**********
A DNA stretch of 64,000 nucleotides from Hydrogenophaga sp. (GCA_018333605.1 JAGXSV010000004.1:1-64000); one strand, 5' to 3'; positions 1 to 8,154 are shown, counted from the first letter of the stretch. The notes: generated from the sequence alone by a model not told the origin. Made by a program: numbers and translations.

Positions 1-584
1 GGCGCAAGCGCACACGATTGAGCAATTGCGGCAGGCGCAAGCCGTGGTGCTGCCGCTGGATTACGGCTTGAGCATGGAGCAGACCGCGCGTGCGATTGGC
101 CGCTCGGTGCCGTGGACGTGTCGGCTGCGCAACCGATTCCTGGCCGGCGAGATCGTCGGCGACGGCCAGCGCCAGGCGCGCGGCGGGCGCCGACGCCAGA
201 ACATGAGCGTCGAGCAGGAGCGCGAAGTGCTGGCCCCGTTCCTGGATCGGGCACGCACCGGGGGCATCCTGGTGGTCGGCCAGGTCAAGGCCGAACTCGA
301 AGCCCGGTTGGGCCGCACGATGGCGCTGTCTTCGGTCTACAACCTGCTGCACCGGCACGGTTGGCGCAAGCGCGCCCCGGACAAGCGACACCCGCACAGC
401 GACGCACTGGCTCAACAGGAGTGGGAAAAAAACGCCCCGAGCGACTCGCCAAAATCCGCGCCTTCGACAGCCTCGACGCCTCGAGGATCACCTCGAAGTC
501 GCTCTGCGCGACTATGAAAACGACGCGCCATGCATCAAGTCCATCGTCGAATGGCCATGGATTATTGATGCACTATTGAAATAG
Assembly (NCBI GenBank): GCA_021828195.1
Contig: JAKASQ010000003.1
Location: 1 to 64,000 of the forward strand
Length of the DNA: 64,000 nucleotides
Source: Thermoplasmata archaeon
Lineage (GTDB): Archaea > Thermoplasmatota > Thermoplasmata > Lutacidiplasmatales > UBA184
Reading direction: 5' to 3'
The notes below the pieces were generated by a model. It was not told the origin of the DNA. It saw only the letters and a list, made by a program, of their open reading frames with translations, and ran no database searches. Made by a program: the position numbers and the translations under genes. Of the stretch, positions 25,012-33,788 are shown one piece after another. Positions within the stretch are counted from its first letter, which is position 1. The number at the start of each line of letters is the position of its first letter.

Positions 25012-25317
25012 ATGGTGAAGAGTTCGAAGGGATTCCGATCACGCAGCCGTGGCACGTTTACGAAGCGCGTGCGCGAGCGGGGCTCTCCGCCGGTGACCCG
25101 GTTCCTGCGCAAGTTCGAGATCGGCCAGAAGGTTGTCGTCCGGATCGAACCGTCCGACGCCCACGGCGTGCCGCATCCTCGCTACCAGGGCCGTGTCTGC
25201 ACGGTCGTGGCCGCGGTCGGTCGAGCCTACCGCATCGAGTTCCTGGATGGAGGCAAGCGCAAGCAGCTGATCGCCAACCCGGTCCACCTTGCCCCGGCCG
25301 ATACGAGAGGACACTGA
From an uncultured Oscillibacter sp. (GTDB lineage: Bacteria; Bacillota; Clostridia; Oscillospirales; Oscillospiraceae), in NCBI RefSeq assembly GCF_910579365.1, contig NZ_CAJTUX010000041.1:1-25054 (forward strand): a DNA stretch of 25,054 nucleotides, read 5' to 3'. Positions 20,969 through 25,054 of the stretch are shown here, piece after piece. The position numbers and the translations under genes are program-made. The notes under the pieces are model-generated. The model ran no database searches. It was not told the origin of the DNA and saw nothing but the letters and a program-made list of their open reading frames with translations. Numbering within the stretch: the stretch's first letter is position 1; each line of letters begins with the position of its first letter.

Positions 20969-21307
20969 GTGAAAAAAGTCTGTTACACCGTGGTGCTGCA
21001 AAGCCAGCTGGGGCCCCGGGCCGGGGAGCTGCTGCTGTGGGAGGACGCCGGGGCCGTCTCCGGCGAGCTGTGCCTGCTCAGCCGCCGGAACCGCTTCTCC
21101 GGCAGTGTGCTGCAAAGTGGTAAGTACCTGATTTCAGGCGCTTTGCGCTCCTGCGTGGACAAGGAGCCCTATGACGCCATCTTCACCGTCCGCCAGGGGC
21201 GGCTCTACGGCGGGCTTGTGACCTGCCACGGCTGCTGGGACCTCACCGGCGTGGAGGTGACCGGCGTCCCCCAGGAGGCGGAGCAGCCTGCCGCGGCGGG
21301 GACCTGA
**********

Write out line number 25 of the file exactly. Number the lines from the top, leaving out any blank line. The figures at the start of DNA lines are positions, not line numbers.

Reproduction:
21001 AAGCCAGCTGGGGCCCCGGGCCGGGGAGCTGCTGCTGTGGGAGGACGCCGGGGCCGTCTCCGGCGAGCTGTGCCTGCTCAGCCGCCGGAACCGCTTCTCC